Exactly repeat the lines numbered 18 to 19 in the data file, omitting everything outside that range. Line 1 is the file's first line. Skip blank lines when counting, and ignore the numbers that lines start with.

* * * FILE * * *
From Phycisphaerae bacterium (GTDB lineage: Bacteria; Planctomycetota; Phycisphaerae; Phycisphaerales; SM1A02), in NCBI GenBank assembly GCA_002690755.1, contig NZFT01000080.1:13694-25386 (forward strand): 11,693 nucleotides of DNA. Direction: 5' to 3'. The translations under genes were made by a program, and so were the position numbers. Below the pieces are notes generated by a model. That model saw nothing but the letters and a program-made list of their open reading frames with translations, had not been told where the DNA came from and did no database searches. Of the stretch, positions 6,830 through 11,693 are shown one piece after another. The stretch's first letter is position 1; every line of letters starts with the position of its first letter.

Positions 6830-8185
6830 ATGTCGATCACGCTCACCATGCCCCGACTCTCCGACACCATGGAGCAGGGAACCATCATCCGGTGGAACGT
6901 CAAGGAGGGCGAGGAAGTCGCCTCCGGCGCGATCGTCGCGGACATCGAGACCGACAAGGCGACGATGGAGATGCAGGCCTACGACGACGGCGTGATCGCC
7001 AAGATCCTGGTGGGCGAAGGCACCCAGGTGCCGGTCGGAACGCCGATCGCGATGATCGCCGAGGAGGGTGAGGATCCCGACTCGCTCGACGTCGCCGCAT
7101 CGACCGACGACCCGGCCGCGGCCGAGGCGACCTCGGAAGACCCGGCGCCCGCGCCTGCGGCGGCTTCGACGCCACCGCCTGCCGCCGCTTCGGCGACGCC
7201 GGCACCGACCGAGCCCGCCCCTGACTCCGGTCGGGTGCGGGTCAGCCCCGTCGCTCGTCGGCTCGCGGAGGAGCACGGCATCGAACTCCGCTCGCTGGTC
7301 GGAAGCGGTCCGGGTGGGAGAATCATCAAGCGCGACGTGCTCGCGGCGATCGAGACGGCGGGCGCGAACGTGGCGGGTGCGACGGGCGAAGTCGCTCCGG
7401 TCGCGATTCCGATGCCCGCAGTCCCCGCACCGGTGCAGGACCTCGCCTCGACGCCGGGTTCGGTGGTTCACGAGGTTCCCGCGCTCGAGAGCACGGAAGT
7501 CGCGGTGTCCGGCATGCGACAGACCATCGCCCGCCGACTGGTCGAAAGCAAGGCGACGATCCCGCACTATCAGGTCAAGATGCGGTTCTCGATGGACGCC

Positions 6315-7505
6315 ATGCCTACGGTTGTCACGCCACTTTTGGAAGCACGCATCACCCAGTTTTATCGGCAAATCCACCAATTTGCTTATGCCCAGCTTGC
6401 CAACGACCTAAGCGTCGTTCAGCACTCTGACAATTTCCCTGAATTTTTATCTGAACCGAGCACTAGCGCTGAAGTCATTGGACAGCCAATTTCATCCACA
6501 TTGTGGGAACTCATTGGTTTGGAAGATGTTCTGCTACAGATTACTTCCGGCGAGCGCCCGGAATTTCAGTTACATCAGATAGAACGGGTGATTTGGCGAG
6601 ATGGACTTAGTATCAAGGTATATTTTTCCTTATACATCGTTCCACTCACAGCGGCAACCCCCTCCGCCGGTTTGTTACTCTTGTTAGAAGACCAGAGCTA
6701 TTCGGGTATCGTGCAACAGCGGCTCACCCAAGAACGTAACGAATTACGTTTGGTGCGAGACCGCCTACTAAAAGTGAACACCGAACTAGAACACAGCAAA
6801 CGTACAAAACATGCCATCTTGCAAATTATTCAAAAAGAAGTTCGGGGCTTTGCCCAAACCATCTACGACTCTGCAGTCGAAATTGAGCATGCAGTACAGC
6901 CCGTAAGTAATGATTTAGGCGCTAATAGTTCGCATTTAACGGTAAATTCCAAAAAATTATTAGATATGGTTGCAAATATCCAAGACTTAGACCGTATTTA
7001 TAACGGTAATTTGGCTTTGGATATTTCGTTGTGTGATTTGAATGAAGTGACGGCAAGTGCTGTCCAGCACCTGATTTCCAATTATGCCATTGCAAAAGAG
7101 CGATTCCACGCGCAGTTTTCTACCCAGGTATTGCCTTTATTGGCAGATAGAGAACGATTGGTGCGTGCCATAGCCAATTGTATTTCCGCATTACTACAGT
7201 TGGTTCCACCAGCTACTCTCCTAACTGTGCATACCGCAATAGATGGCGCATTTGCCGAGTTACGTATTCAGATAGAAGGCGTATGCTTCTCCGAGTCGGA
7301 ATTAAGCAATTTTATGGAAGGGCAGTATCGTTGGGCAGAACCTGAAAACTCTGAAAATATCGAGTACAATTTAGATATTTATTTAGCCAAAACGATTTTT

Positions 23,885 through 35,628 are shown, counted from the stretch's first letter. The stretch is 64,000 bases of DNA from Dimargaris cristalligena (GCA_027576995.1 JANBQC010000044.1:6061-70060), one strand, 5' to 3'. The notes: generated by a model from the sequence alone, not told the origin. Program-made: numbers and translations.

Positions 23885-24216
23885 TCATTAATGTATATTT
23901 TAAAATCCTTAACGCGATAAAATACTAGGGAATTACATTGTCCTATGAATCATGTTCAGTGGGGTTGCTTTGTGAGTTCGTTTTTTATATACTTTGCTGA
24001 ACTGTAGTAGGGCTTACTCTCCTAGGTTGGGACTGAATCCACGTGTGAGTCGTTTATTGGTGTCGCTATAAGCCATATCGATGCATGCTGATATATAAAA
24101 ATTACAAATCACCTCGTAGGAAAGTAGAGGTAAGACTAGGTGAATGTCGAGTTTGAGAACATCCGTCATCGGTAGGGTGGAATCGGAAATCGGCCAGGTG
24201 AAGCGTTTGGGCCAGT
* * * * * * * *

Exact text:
6901 CCGTAAGTAATGATTTAGGCGCTAATAGTTCGCATTTAACGGTAAATTCCAAAAAATTATTAGATATGGTTGCAAATATCCAAGACTTAGACCGTATTTA
7001 TAACGGTAATTTGGCTTTGGATATTTCGTTGTGTGATTTGAATGAAGTGACGGCAAGTGCTGTCCAGCACCTGATTTCCAATTATGCCATTGCAAAAGAG